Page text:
At the time of this EPs release, it barely feels like weeks have passed since Tintagel’s finest alternative rockers Dead Wolf Club released their second album, ‘RAR’. …And yet, with boundless enthusiasm, they’ve found time between touring that release to record more new material. Their first release for the independent Big Tea Records, most of ‘Healer’ represents their best material yet. Within the grooves of the green and white twelve inches of plastic – or somewhere within the soul-less digital file, if you’re reading this and under thirty – DWC bring more howls of rage, more shimmering guitars and thunderous rhythms disguised by bursts of feedback, and for those who liked them previously, there’s much more to like here than ever.
Without even the courtesy of an intro, lead track ‘Flood’ crashes in without any time for the band to even warm up. Serra’s mechanical drumming sets the tone for an almost gothy chunk of alternative rock, as John Othello’s yelled vocals lend a sense of urgency. At first, the production makes his voice sound clearer than ever before, but by the track’s end, he can be found yelping uncontrollably under a barrage of cymbals. While the core of the number utilises many of DWC’s previous tricks, there’s an unexpected melodic edge when the lead voice is counterbalanced by wordless vocal sounds from bassist Martha. Gently breaking a little new ground while holding onto their beloved discordance, this track bodes well for the rest of the EP.
‘Melt’ harks back to the glorious days of late 80s goth and early 90s shoegaze with fantastic results. At the point where the presence of a few lighter tones makes it seem as if this is cut out for a wider audience, the band’s uglier side surfaces – the main riff takes hold, its grubby tones underpinning a louder lead guitar subject to fuzz and distortion. Underneath it all, Othello sounds like a man fighting against a claustrophobic sea of noise, at times barely even audible. The result is something nearing classic Dead Wolf. Taking a similar approach, ‘Metropolis’ shows off a tight band beneath its noisier flourishes: Martha’s bassline’s are strong, while the backbeat revels in crashing between the loud and quiet. Meanwhile, the twin guitar assault from Othello and Alwin has a real edginess due to plenty of shrill sounding muted notes, showing a strong influence from Sonic Youth’s Thurston Moore…and hey, if you’re gonna be so heavily influenced, you may as well take from the best… While each of the numbers has something of worth, this is probably the track that existing DWC fans will connect with the most.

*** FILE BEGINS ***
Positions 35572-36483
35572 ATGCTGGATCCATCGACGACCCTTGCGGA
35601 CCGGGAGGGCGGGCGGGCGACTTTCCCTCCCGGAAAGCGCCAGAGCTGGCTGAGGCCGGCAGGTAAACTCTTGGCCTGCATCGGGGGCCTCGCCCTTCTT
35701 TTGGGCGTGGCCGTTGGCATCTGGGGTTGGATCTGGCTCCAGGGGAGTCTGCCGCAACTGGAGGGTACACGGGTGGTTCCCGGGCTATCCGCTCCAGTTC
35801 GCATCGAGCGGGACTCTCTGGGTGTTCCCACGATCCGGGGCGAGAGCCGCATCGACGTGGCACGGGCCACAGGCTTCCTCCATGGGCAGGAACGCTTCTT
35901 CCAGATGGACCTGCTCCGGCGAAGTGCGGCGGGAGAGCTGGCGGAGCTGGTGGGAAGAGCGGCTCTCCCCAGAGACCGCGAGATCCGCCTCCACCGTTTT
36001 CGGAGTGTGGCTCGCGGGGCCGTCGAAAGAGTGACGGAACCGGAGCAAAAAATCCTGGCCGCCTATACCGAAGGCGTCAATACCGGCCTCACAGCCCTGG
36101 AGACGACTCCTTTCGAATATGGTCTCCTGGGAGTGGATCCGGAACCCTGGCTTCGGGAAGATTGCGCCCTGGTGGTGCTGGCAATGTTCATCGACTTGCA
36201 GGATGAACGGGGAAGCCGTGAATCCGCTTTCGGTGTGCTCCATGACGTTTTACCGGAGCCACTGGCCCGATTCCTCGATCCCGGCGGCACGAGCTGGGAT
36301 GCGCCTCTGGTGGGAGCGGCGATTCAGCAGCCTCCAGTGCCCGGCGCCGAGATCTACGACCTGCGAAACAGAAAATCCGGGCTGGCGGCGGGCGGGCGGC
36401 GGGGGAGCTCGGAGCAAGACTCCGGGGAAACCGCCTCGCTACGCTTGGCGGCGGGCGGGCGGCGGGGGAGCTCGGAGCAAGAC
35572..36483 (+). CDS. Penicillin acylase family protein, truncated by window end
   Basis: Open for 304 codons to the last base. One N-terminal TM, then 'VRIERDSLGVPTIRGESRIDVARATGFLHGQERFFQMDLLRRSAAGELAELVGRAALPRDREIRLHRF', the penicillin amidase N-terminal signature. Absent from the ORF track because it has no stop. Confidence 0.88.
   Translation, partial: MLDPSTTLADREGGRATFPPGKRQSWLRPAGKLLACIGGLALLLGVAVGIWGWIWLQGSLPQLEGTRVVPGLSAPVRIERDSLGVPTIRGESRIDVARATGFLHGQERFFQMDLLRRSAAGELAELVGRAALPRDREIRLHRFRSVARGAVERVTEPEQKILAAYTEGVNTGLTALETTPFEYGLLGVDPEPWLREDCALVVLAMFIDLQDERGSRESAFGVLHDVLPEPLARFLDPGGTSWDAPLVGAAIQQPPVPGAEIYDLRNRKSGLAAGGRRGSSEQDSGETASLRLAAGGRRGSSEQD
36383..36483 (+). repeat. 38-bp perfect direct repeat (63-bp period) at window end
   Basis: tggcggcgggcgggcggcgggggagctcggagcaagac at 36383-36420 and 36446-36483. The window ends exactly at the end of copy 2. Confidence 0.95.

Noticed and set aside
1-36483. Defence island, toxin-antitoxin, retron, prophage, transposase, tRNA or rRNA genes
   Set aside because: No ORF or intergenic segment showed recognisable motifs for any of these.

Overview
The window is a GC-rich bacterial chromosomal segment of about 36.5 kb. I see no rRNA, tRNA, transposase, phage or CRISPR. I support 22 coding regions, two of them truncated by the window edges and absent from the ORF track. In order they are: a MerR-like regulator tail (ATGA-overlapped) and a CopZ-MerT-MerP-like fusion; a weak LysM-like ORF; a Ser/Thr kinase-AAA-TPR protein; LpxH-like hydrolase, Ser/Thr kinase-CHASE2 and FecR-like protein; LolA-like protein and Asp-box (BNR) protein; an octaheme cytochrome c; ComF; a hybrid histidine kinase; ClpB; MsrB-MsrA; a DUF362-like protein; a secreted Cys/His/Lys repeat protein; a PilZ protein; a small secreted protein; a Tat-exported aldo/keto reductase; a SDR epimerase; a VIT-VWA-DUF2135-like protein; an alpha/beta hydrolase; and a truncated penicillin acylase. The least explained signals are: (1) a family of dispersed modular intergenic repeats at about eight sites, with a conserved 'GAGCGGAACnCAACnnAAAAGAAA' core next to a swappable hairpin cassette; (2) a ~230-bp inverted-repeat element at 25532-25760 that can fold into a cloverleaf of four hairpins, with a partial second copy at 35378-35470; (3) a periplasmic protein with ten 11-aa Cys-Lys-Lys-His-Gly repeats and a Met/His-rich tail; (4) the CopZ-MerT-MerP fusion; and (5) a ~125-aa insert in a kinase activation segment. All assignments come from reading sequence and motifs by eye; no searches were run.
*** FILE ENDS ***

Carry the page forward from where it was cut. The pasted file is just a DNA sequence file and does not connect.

In some ways, the closing number ‘17’ is the EPs weakest. It has the drive that sits at the centre of most great Dead Wolf tracks; Alwin’s lead guitars are sharp and occasionally atonal – his feedback and general squalls of noise are electrifying – and Martha’s bass runs have the necessary chops, but beyond that, it seems like filler. Maybe it’s the lighter lead voice that gives it that flimsier edge…maybe it’s just relative to the previous material. Whatever, it doesn’t quite have the punch of a final statement that leaves the audience wanting more. [This may just be a sequencing issue, of course – if you have mp3s, try them on shuffle…]
Just as parts of ‘RAR’ represented a progression from their debut, for DWC, ‘Healer’s four songs represent a bigger jump still. Harder, sharper and occasionally cleaner, this EP shows a new maturity for the band, showing a huge increase in confidence, occasionally even commercial appeal but, thankfully, neither comes without sacrificing too much of their brilliant noise-rock rawness. At least three of these tunes are essential listening for those already familiar with the band – and judging by the brilliance of ‘Metropolis’, they’re about to take things to the next level.